Data on educators' perceptions of transitions was collected through questionnaire differentiated by the age strata of the children: 0-3, 3-5 and Primary 1. Analysis of results was undertaken by grouping responses to two sets of questions: those which focus on teachers' perceptions of children's transitions, and a second group which refer to teachers' practices at times of transition.

In response to questions 1, 2, and 6, which focus on staff perceptions, 956 returns on individual children were received.

6.2.1 Questions 1,2, 6

Overall transition records were completed on 956 children, by 119 staff. There were 815 children for whom records were completed both before and after school entry.

Q1) Before starting or moving up within the nursery/to primary school, did you think the move would be positive for each child emotionally and in relation to the areas of relationships, concentration, and behaviour (if applicable)? Staff were asked to respond on a basis of yes, mostly; partly; or not at all.

Q2) Looking back, do you feel that the recent move into or within nursery/to primary school has been a positive experience for each child emotionally and in relation to the areas of relationships, concentration and behaviour?

Q6) Which word best describes how the children seemed to feel about coming in to or moving within nursery?/The move to school?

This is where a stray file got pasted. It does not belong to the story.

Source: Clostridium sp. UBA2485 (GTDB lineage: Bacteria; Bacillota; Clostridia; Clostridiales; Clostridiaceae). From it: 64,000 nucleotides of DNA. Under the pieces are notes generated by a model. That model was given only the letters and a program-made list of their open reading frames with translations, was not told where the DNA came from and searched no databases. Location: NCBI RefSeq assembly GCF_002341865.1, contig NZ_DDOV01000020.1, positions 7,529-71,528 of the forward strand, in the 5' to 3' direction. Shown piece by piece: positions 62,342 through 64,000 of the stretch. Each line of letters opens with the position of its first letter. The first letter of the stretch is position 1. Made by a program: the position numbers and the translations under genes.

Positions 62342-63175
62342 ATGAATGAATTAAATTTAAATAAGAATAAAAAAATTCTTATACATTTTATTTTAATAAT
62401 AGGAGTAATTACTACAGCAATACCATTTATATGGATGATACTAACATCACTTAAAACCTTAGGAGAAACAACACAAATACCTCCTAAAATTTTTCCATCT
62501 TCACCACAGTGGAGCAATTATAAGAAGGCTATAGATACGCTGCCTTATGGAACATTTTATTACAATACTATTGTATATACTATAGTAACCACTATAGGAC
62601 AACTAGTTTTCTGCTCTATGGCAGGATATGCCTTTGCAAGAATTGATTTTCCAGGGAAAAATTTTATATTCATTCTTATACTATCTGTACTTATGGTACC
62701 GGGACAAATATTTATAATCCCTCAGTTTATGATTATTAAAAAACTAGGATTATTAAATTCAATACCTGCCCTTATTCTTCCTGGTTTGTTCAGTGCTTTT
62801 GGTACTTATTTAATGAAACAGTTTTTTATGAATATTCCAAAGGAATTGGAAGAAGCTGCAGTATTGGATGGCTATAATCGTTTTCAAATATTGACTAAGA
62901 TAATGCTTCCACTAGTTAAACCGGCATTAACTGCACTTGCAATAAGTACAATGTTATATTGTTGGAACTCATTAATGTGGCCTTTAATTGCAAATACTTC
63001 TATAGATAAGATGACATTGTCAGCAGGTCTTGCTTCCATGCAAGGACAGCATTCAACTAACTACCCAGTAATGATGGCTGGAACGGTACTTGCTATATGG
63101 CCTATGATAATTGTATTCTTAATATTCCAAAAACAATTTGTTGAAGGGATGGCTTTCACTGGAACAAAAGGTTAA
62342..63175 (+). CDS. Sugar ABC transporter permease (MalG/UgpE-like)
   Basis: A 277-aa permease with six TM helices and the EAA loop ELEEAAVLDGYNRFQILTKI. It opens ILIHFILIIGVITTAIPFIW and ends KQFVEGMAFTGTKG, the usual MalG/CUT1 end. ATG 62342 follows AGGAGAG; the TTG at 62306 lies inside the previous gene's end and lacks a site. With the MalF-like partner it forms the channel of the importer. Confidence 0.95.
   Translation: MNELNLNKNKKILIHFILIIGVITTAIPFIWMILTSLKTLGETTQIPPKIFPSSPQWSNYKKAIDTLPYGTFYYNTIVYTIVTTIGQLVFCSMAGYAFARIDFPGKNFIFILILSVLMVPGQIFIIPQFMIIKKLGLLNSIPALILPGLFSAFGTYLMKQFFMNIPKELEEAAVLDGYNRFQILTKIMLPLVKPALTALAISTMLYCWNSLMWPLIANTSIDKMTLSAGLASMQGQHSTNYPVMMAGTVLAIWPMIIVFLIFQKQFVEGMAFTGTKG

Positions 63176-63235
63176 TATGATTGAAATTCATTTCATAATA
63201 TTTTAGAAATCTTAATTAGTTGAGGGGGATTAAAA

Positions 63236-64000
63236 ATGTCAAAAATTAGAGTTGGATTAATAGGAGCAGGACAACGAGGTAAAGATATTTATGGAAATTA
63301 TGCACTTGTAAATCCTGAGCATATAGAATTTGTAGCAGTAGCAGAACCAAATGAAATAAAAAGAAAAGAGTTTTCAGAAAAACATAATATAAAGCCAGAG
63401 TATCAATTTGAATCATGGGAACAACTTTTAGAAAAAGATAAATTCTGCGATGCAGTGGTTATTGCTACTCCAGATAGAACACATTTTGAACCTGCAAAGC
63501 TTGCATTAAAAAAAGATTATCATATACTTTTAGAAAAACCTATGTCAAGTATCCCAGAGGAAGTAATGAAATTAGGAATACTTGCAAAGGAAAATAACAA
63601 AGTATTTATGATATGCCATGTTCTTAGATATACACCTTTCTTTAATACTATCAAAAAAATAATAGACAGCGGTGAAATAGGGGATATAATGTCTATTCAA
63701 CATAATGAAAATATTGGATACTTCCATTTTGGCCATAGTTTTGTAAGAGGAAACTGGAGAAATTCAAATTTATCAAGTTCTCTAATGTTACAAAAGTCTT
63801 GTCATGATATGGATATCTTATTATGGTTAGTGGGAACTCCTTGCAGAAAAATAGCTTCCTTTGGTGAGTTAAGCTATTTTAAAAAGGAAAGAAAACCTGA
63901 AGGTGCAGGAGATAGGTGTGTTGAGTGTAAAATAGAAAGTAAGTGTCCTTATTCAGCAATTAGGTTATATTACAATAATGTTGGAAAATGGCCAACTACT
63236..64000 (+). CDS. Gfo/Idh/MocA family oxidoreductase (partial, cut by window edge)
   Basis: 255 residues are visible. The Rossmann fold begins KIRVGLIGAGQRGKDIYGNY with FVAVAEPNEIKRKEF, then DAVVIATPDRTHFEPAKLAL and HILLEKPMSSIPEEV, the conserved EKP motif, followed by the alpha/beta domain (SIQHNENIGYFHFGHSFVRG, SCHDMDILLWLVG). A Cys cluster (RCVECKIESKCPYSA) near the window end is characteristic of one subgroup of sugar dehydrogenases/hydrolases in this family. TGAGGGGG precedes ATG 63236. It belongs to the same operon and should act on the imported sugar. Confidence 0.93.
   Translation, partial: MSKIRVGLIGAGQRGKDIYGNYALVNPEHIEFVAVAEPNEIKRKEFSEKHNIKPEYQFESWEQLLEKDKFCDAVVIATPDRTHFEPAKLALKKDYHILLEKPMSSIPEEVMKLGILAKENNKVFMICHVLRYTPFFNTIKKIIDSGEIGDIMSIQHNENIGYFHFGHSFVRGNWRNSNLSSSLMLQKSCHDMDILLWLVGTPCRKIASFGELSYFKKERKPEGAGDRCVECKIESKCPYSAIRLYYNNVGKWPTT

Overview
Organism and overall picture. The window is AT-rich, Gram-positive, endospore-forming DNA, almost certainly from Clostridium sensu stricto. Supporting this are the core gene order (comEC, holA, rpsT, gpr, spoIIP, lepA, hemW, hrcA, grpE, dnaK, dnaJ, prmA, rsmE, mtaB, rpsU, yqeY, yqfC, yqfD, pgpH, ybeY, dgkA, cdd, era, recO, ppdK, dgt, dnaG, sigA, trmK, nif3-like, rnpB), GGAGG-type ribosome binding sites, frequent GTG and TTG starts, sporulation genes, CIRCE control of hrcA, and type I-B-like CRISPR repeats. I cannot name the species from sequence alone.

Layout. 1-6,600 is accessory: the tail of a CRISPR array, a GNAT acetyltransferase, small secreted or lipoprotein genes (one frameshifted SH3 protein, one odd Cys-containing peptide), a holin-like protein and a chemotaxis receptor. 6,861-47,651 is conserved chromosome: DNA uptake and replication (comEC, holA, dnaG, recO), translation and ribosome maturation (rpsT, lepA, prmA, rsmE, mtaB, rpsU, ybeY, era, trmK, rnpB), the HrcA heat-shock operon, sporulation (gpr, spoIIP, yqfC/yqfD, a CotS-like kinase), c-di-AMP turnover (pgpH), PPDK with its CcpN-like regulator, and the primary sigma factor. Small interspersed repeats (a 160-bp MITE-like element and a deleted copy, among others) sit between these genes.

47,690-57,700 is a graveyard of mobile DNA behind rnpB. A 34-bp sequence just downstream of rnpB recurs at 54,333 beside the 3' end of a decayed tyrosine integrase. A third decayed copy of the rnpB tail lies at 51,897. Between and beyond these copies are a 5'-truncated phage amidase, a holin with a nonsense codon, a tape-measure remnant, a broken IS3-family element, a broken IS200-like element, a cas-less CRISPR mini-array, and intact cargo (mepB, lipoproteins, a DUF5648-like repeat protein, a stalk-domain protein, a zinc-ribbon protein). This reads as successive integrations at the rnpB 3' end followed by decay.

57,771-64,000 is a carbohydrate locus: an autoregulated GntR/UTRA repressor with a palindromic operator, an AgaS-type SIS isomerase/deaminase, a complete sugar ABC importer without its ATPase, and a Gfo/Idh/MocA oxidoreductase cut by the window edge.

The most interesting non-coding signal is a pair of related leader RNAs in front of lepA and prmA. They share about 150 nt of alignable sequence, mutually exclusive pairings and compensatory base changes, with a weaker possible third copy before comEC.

Records in which staff commented on how they thought children would settled into the next stage of their pre-school or school experience, before that move actually took place, for example, prior to the move to school, were completed for 838 children. In each case staff felt that more than half of the children would find the transitions positive emotionally and in terms of their relationships, concentration and behaviour. Nevertheless both staff and parents felt transitions to be important.

Table 6.1 Before transition - emotionally

Before transition did you think it would be a positive experience emotionally for each child?

Frequency

Percent

0 = no current transition

165

19.7

1 = yes, mostly

499

59.5

2 = partly

149

17.8

3 = not at all

25

3.0

Total

838

100.0

Table 6.2 Before transition - relationships

Before the move to school did you think the move would be positive for children in terms of relationships?

Frequency

Percent

0 = no current transition

164

19.6

1 = yes, mostly

493

58.8

2 = partly

165

19.7

3 = not at all

16

1.9

Total

838

100.0

Table 6.3 Before transition - concentration and engagement

Before the move to school did you think the move would be positive for children in terms of their concentration and engagement?

Frequency

Percent

0 = no current transition